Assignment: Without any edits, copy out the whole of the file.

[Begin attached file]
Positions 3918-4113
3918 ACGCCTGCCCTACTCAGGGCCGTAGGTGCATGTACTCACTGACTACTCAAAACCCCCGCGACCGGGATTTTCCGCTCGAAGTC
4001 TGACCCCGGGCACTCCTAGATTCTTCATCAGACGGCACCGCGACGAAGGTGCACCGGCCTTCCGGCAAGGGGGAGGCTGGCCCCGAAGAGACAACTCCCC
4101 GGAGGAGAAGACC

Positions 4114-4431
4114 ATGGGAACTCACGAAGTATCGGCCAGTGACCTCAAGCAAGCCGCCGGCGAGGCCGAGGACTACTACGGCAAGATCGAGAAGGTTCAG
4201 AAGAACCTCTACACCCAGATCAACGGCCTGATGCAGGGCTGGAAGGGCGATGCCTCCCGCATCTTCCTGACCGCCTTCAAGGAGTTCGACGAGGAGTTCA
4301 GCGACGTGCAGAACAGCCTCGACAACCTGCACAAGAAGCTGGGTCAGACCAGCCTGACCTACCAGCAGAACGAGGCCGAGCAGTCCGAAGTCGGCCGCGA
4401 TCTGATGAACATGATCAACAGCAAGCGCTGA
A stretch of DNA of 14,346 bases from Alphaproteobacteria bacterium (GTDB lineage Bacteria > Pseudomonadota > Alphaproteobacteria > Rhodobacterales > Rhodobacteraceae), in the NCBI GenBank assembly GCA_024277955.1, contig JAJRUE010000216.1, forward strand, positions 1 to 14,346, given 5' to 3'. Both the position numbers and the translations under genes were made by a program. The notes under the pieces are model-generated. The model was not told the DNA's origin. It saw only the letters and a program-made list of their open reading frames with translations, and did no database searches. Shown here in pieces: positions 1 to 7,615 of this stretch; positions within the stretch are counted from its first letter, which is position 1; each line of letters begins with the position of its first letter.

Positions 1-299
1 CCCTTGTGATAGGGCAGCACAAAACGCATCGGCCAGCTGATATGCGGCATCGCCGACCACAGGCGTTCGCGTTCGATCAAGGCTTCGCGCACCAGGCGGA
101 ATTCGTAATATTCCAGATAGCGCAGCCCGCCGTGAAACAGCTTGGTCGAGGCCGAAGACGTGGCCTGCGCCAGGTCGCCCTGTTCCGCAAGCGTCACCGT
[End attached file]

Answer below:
Positions 3918-4113
3918 ACGCCTGCCCTACTCAGGGCCGTAGGTGCATGTACTCACTGACTACTCAAAACCCCCGCGACCGGGATTTTCCGCTCGAAGTC
4001 TGACCCCGGGCACTCCTAGATTCTTCATCAGACGGCACCGCGACGAAGGTGCACCGGCCTTCCGGCAAGGGGGAGGCTGGCCCCGAAGAGACAACTCCCC
4101 GGAGGAGAAGACC

Positions 4114-4431
4114 ATGGGAACTCACGAAGTATCGGCCAGTGACCTCAAGCAAGCCGCCGGCGAGGCCGAGGACTACTACGGCAAGATCGAGAAGGTTCAG
4201 AAGAACCTCTACACCCAGATCAACGGCCTGATGCAGGGCTGGAAGGGCGATGCCTCCCGCATCTTCCTGACCGCCTTCAAGGAGTTCGACGAGGAGTTCA
4301 GCGACGTGCAGAACAGCCTCGACAACCTGCACAAGAAGCTGGGTCAGACCAGCCTGACCTACCAGCAGAACGAGGCCGAGCAGTCCGAAGTCGGCCGCGA
4401 TCTGATGAACATGATCAACAGCAAGCGCTGA
A stretch of DNA of 14,346 bases from Alphaproteobacteria bacterium (GTDB lineage Bacteria > Pseudomonadota > Alphaproteobacteria > Rhodobacterales > Rhodobacteraceae), in the NCBI GenBank assembly GCA_024277955.1, contig JAJRUE010000216.1, forward strand, positions 1 to 14,346, given 5' to 3'. Both the position numbers and the translations under genes were made by a program. The notes under the pieces are model-generated. The model was not told the DNA's origin. It saw only the letters and a program-made list of their open reading frames with translations, and did no database searches. Shown here in pieces: positions 1 to 7,615 of this stretch; positions within the stretch are counted from its first letter, which is position 1; each line of letters begins with the position of its first letter.

Positions 1-299
1 CCCTTGTGATAGGGCAGCACAAAACGCATCGGCCAGCTGATATGCGGCATCGCCGACCACAGGCGTTCGCGTTCGATCAAGGCTTCGCGCACCAGGCGGA
101 ATTCGTAATATTCCAGATAGCGCAGCCCGCCGTGAAACAGCTTGGTCGAGGCCGAAGACGTGGCCTGCGCCAGGTCGCCCTGTTCCGCAAGCGTCACCGT